The housing first concept (which we support)—first developed by Pathways to Housing http://pathwaystohousing.org/ —method of dealing with the homeless, works, as this story from the San Jose Mercury News reports.
We hear a lot about the great divide in Silicon Valley — the gap between the rich and the poor. Nowhere is that more evident than in the 300-plus homeless encampments in Santa Clara County, some not far from million dollar homes and billion dollar corporations.
Nobody should have to live like that — not in Silicon Valley, not anywhere.
We were reminded of this cruel reality with the closing of the Story Road encampment, sometimes called the Jungle. It was a heartbreaking scene as those who have been living there — some for years — tried to pack up their belongings, wet and muddy from the rain.
For me, homelessness is not something that happens to other people. It’s personal. Twenty years ago, I watched my mother lose her grip on life, and eventually her home. How could my mother end up homeless? We had lived a typical suburban life growing up.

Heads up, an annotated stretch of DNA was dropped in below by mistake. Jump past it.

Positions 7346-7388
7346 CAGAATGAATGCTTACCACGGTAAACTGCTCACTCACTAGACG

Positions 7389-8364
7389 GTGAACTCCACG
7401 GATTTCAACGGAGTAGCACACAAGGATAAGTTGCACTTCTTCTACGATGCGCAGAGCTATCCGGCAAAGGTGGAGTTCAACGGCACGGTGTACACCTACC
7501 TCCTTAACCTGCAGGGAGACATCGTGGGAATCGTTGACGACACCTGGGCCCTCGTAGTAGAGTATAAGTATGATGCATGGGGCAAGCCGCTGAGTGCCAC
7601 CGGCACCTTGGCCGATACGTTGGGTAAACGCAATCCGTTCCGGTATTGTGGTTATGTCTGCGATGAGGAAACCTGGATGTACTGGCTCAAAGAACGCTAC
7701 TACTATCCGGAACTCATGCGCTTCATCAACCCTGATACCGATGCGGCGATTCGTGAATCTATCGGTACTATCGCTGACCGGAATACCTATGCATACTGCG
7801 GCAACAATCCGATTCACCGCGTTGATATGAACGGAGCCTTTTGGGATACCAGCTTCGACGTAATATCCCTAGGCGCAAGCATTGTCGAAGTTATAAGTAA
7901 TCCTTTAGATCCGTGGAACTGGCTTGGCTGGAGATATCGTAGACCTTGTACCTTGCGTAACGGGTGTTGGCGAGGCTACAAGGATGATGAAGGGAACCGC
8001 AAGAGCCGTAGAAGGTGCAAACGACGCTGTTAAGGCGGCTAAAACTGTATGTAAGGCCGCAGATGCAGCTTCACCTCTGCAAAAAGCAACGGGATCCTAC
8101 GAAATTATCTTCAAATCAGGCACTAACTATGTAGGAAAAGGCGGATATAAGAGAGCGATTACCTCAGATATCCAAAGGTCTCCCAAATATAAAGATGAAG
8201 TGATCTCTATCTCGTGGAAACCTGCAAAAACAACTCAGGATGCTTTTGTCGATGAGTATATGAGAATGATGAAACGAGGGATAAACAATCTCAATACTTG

Then I realized, if it could happen to her, it could happen to anyone.
According to the 2013 Santa Clara County Homeless Census and Survey, 7,631 people in the county are homeless on any given night, and nearly three out of four (74 percent) of them are out in the cold, living on the streets, in cars or in encampments.
HomeFirst, http://www.homefirstscc.org/ one of the largest providers of homeless services in Santa Clara County, has been bringing people in from the cold for nearly 35 years. Earlier this month, we opened our cold weather shelter program, which provides a warm bed, two nutritious meals and a hot shower to those who have nowhere else to turn, which will likely include many former residents of the Story Road encampment.
While HomeFirst has become a local leader in the housing-first movement, we haven’t abandoned our commitment to providing emergency shelter when it’s cold. Rapidly placing homeless individuals in permanent housing is the most cost-effective and humane way to end homelessness, but it doesn’t alleviate the need for some emergency shelter beds.
Retrieved December 11, 2014 from http://www.mercurynews.com/opinion/ci_27110575/shelter-first-homeless-still-need-place-get-warm